2.1. First-Order Logic 11

have ϕ without ψ). Clearly ϕ → ψ should be true when both formulas

are true, and it should be false if ϕ is true but ψ is false. It is maybe

not so clear what to do when ϕ is false; this is clarified by rephrasing

implication as disjunction (which is often how it is defined in the first

place). ϕ → ψ means either ψ holds or ϕ fails; i.e., ψ ∨ (¬ϕ). The

truth of that statement lines up with our assertions earlier, and gives

truth values for when ϕ is false – namely, that the implication is true.

Another way to look at this is to say ϕ → ψ is only false when proven

false; i.e., when it has a true antecedent but a false consequent. From

this it is clear that ¬(ϕ → ψ) is ϕ & (¬ψ).

There is an enormous difference between implication in natural

language and implication in logic. Implication in natural language

tends to connote causation, whereas the truth of ϕ → ψ need not

give any connection at all between the meanings of ϕ and ψ. It could

be that ϕ is a contradiction, or that ψ is a tautology. Also, in natural

language we tend to dismiss implications as irrelevant or meaningless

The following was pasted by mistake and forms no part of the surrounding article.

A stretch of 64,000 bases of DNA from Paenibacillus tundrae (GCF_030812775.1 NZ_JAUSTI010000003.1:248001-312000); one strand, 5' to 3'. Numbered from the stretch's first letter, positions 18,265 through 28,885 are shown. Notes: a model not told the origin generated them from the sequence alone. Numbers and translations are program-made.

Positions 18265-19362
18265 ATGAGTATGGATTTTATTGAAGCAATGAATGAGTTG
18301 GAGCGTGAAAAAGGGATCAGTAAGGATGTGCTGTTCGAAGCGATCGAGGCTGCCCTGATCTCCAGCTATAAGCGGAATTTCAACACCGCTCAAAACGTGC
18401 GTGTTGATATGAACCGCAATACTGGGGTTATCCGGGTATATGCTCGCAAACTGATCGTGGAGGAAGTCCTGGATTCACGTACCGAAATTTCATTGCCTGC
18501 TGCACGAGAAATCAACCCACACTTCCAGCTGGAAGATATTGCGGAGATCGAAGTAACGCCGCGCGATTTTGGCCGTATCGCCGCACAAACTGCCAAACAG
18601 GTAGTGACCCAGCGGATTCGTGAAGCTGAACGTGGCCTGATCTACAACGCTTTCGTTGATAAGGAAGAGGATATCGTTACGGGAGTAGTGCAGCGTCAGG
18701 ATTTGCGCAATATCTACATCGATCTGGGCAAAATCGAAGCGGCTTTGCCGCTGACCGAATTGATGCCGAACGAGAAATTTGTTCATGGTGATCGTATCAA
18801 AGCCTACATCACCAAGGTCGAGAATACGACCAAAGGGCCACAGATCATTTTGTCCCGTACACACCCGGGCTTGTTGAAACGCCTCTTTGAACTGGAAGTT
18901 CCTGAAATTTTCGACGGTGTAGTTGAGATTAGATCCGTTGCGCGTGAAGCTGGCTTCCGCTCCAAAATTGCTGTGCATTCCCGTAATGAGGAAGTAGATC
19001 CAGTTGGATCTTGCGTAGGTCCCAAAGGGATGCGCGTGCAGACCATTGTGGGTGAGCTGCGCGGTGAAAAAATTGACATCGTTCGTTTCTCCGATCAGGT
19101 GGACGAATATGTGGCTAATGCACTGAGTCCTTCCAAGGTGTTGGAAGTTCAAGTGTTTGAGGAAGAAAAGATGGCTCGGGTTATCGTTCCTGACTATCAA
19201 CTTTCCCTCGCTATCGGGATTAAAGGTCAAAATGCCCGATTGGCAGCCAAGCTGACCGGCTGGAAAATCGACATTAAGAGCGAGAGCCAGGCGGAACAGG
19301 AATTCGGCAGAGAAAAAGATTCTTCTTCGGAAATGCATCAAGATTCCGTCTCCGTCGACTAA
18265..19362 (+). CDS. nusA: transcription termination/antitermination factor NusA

when the antecedent is false, whereas to have a full and consistent

logical theory we cannot throw those cases out.

Example 2.1.2. The following are true implications:

• If fish live in the water, then earthworms live in the soil.

• If rabbits are aquamarine blue, then earthworms live in the

soil.

• If rabbits are aquamarine blue, then birds drive cars.

The negation of the final statement is “Rabbits are aquamarine blue

but birds do not drive cars.”

The statement “If fish live in the water, then birds drive cars” is

an example of a false implication.

Equivalence is two-way implication and indicated by a double-

headed arrow: ϕ ↔ ψ or ϕ ⇔ ψ. It is an abbreviation for (ϕ →

ψ) & (ψ → ϕ), and is true when ϕ and ψ are either both true or

both false. Verbally we might say “ϕ if and only if ψ”, which is often

abbreviated to “ϕ iff ψ”. In terms of just conjunction, disjunction,

and negation, we may write equivalence as (ϕ & ψ) ∨ ((¬ϕ) & (¬ψ)).

Its negation is exclusive or, (ϕ ∨ ψ) & ¬(ϕ & ψ).